• A strongly worded apology to her fans and the public for the use of the derogatory words and any offense that she has caused.  A sincere request for forgiveness and asking people to judge her not just by this but the sum of her entire life including the work she has done in the minority community in Savannah.  Rather her initial statement, appeared to blame her use of the terms on her southern heritage giving the media and late night comedians fodder to keep the story alive.
    • A media offensive by her public relations team.  This offensive should have stressed that the depositions were leaked to put Deen in a bad light and force her to settle the lawsuit.  Also included in this offensive should have been statements by employee (both past and current), colleagues, and members of the African-American community that could attest to Deen’s character, lack of racism, and also call attention to this being part of an ongoing lawsuit and the leaks appear designed to force Deen to settle.
    • An exclusive interview (as was planned on the Today Show).  In this interview, Deen would answer anything that was asked of her, appear contrite and humble, and strongly without reservation denounce racism.
    • Silence.  After doing the above steps, total silence on the subject would allow the issue to die.

 Deen of course did not follow this strategy, and her actions have only made the situation worse with many in the media acting like sharks when there is blood in the water.  Now that the damage has been done, can her brand recover?  Possibly.  If so she has mere days to put a new comprehensive strategy in place that would encompass the following:

  1. A strongly worded statement acknowledging that she has failed to address the issue adequately.  Apologize for her words and explain fully in detail the context in which she used those words.  If there is anything else that might come out, address that issue and get in front of the story.  Ask for forgiveness.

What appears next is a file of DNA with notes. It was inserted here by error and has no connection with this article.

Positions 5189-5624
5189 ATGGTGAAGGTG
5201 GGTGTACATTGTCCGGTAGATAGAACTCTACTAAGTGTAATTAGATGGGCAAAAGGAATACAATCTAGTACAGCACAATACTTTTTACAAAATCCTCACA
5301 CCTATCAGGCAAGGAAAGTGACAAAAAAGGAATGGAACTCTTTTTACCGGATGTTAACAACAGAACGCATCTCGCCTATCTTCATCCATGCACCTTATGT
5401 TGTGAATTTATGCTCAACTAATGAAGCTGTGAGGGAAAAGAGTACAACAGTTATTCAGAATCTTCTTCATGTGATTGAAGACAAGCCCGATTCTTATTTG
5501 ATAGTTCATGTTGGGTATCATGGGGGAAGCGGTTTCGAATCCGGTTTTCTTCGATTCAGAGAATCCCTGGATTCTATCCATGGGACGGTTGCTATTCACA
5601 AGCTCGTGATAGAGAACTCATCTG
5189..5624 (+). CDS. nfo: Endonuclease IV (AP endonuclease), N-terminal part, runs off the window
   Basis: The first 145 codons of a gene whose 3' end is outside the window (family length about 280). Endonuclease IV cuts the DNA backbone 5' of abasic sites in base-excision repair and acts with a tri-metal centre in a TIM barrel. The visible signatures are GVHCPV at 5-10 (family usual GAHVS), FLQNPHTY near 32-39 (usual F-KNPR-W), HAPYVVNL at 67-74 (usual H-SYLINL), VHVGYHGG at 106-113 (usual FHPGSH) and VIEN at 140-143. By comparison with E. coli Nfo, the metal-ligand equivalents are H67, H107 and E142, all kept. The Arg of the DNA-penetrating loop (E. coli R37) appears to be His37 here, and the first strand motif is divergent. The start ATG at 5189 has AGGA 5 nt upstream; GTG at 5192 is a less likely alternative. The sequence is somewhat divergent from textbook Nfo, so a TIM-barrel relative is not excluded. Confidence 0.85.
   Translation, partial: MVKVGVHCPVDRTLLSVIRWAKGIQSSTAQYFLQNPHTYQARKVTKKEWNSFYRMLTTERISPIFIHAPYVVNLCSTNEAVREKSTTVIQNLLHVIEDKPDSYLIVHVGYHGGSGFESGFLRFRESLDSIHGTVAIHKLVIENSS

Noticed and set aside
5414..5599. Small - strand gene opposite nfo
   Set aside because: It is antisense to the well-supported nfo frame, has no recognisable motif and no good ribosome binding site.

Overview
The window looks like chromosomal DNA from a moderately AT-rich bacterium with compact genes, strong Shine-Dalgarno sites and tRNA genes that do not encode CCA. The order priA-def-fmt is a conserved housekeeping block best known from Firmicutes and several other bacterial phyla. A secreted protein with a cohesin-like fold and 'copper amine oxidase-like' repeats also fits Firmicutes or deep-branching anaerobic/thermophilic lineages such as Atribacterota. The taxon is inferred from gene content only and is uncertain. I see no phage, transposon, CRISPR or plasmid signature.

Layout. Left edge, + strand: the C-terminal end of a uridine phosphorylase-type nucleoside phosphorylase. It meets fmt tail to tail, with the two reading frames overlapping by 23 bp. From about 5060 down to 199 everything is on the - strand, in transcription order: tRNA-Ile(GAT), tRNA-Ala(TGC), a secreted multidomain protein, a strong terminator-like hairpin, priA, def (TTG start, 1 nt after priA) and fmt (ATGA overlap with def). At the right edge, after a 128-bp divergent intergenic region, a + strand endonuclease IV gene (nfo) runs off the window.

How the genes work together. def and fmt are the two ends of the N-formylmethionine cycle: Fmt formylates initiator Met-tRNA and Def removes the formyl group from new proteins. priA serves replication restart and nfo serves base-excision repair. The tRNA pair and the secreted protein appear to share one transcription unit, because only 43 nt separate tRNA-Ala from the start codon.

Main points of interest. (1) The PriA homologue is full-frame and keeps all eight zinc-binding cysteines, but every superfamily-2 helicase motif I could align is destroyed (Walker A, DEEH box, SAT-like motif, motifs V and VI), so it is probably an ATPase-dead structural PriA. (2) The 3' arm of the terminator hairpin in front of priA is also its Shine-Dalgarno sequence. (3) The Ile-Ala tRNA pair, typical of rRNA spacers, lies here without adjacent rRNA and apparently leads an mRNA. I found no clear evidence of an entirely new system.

2. Have people speak up in her defense such as colleagues, employees, and members of the African-American community both in Savannah and nationally.  The claim of her PR people should be that those who know Deen, know her best and can vouch for her.

  3. An exclusive interview that Deen answers anything that is asked of her, shows real contrition and denounces all form of racism. In this interview, she needs to appear humble, apologize for her statements, denounced racism as strongly as possible.  She should also announced proceeds from some of her profits are going to a minority based charity and this episode has awakened her as never before to the issue of racism.

  4. Settle the lawsuit.  Allowing this case to continue or even go to trial means a death of a thousand cuts.

  5. Deen needs to step away and stay quiet for a period of 3 to 6 months and adopt a charity.

  6. Reintroduce herself to Americans and go back to what she does best – cooking.

While this strategy will not undo all of the damage and restore her brand to its previous luster, it will at least prevent her brand from totally collapsing and salvage something of her reputation.  Otherwise, Deen and her brand will always be tarnished with the ‘r’ word behind their name – racism.


 About the Author:  David E. Johnson is the CEO of Strategic Vision, LLC, a public relations and branding agency that specializes in crisis communications, branding, and media relations.  Additional information on Johnson and Strategic Vision, LLC may be obtained at

Client relations: Mind your professional bedside manner

By Ed James | Posted: June 21, 2013
As public relations professionals, how often do you find yourself in a situation with a client where even though you feel you’re expressing yourself with complete clarity, you can sense they just don’t get what you’re saying or where you’re coming from?You are trying to explain the diagnosis and prognosis for their publicity campaign, yet you can see their eyes cloud over. As they ask you the same questions for the second and third time, you know that what’s happening is a serious lapse in communication. Like an illness, if it remains untreated it will just get worse.